ground plane question

hi everyone. so i'm trying to use a DC 24V 225mA power supply to power a AD595 thermocouple controller. I've been told that i should keep the logic and the power supply ground separated.

but i wanted to run the arduino off of the 24V supply stepped down to 5V using a 7805. is it okay to make the grounds common? or should i have 2 separate ground planes? (don't want to have a current spike at the arduino ground pin

and if 2 ground planes exist, will the analog signal out of the AD595 float significantly? and would the 7805 be tied to the power supply ground, or the arduino ground?

thanks for the help

i was thinking i could stick a 50mA fuse at the ground between high voltage ground and common... is this a good idea?

is it okay to make the grounds common?

It won't work if you don't. Keeping the ground planes seprate is not the same as keeping the grounds seprate. What it means is ensuring that any large ground currents don't flow in the same path as you signals. However they need to be joined at one point.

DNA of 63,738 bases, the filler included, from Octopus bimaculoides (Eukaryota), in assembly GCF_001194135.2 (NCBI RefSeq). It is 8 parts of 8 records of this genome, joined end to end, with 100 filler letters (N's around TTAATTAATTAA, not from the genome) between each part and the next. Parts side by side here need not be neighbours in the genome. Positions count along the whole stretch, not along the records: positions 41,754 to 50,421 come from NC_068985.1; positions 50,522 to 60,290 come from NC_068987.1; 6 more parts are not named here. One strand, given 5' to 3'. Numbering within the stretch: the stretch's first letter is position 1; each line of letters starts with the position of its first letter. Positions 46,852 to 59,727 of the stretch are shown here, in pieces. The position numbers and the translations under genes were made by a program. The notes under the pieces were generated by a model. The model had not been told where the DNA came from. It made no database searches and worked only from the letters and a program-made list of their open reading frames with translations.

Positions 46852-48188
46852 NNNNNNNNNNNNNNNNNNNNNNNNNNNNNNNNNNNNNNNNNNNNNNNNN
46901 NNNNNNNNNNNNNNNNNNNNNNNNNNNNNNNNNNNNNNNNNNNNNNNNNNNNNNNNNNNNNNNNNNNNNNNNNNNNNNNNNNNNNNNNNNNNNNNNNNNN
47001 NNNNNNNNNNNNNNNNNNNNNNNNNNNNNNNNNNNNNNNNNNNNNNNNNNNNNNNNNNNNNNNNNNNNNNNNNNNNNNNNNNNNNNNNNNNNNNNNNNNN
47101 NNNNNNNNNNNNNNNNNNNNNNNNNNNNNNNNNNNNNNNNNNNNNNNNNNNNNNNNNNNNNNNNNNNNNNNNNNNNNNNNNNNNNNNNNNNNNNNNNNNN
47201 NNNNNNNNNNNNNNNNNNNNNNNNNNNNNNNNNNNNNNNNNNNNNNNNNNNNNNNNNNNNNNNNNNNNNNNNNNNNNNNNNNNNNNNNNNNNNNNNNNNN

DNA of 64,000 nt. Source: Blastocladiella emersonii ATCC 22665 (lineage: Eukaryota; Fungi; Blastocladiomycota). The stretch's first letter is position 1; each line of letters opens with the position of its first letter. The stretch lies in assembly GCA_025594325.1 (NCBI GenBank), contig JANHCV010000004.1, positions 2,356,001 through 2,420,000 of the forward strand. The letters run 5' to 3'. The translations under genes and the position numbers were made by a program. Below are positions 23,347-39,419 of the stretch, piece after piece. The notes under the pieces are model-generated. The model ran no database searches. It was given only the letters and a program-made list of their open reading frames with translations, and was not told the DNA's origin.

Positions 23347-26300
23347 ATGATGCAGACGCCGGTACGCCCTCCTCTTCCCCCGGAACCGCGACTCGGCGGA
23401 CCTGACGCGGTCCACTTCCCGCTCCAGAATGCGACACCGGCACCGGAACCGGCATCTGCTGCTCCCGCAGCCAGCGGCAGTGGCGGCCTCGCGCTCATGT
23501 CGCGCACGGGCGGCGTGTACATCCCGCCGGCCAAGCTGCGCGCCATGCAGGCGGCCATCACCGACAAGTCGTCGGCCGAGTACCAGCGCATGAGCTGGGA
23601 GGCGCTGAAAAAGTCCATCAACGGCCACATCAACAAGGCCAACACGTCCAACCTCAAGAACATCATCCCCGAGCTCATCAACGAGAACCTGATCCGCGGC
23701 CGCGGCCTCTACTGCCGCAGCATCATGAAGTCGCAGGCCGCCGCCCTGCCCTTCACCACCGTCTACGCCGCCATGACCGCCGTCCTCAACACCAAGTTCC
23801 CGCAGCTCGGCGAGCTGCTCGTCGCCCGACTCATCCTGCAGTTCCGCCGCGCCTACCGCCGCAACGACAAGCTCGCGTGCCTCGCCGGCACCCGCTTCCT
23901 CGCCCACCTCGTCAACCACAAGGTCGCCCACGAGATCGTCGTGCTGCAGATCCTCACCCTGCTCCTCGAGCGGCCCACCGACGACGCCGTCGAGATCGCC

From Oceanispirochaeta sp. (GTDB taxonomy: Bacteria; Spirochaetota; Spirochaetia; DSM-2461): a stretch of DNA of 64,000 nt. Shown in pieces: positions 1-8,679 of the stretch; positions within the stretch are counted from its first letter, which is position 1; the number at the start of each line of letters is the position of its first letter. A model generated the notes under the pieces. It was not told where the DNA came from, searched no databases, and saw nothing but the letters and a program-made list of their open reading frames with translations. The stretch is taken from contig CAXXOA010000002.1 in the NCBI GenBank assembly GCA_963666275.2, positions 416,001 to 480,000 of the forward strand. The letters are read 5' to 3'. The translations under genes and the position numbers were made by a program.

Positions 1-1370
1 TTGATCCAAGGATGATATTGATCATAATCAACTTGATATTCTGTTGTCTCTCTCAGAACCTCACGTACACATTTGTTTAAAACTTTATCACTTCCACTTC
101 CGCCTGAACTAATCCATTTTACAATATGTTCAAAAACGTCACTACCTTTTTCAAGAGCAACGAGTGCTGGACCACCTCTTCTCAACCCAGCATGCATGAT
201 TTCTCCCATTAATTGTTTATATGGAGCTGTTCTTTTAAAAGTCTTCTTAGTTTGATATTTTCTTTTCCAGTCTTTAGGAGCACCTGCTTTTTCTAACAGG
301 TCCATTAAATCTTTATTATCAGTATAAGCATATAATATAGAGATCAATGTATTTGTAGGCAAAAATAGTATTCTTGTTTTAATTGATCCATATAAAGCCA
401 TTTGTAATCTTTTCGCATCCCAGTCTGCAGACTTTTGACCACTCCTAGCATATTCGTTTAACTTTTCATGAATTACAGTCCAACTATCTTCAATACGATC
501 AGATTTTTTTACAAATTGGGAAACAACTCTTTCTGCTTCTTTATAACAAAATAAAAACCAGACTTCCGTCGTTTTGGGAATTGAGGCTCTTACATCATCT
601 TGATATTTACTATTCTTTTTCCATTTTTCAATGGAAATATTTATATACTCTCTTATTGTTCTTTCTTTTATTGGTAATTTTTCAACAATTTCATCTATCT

Generally fuses are a waste of time in electronics.

In it's documentation, Atmel promotes putting up 'trenches' around noisy ground plane areas, such as where the oscillator is located. So, while the ground plane is shared, the area around the oscillator or resonator only connects in a small area near the ground pin next to the 328P. Similarly, for high-resolution ADCs, you apparently must think carefully about how adjacent digital circuits and other elements may be influencing the signal (because the sensitivities are much higher on a nice ADC than the 5mV that the Atmel/Arduino may or may not resolve to).

I'd suggest looking for application sheets on the chip you're interested in or write to the manufacturer re: reference designs that they might be willing to share. For example, many manufacturers will offer eval boards that can be a great place to start / emulate.